It's not often you hear about women being criticized for wearing skirts that are too long. But that's exactly what happened to one French teen, who was barred from attending class because her ankle-length maxi-skirt was deemed a "provocation."
The 15-year-old Muslim student was twice kept from class earlier this month because the head teacher considered her long skirt too religious by the standards of France's secularity laws.
- Complaint over hijab ruling filed against Quebec judge
- Readers react to a Muslim woman being told to take off her head scarf in Montreal court
The internet responded by deeming the decision ridiculous and the ensuing outrage spawned the hashtag #JePorteMaJupeCommeJeVeux, translated into English as "I wear my skirt as I please."
The school is standing by its decision, arguing that the plain black skirt "conspicuously" showed religious affiliation, AFP reported.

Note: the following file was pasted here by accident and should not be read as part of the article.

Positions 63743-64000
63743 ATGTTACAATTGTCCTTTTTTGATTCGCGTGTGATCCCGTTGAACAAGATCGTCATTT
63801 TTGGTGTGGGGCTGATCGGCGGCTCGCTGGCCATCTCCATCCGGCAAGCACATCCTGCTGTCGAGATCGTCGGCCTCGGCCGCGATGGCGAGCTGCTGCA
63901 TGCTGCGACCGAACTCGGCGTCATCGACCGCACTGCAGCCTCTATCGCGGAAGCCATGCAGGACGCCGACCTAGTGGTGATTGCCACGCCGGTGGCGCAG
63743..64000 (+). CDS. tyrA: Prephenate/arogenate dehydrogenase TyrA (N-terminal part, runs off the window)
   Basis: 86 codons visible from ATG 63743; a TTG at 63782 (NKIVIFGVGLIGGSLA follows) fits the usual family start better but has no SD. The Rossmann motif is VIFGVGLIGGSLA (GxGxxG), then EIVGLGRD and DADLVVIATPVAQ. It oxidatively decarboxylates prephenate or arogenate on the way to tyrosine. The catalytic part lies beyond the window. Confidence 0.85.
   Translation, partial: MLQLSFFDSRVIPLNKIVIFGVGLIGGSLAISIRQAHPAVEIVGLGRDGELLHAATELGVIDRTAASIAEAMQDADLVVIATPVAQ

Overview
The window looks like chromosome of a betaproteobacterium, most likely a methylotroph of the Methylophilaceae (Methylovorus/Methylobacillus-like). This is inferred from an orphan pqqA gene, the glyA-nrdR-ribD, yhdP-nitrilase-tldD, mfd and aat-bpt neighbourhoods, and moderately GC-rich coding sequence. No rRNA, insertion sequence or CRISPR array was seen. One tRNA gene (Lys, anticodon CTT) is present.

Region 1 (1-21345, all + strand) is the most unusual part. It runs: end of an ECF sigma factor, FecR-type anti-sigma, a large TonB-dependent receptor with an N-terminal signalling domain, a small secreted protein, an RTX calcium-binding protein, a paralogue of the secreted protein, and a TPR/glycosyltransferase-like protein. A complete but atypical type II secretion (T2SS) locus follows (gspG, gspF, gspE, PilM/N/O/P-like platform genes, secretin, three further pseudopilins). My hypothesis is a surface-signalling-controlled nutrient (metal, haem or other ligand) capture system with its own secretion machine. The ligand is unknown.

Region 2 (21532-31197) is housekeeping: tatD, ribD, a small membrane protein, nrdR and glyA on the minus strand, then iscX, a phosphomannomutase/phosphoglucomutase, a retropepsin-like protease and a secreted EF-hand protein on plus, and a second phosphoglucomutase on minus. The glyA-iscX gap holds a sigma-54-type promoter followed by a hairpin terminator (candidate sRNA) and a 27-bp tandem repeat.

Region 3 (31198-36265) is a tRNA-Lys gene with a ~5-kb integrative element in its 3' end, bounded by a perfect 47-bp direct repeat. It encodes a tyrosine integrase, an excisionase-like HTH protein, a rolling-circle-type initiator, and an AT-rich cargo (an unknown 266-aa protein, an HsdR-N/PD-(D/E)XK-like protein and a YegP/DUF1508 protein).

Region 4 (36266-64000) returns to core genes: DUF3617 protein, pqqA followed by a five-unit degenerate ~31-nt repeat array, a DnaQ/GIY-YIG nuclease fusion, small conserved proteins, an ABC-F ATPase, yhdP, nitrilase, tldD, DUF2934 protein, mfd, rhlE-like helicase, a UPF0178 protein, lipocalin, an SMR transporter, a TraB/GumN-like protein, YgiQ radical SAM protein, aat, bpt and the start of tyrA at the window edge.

According to the 2004 law that governs secularity in schools, veils, the Jewish kippa or large Christian crosses are all banned in educational establishments, but "discreet religious signs" are allowed.
The student, who removes her head scarf daily before entering school, was quoted by a local newspaper as saying the skirt was "nothing special, it's very simple, there's nothing conspicuous. There is no religious sign whatsoever."
Kenneth Roth, a U.S. attorney who is the executive director of Human Rights Watch, tweeted that the decision was "carrying secularism too far."
He wasn't alone. Ranging from angry to dripping with sarcasm, online reaction to the school's decision has been overwhelmingly negative.
Teachers literally telling a teen girl that she has to go home and put on a shorter skirt if she wants an education. Just think about that.— @saladinahmed
Wear a short skirt and you're "asking for it", wear a long skirt and you're a threat to secularism. Go figure. #JePorteMaJupeCommeJeVeux— @ColdBrightDay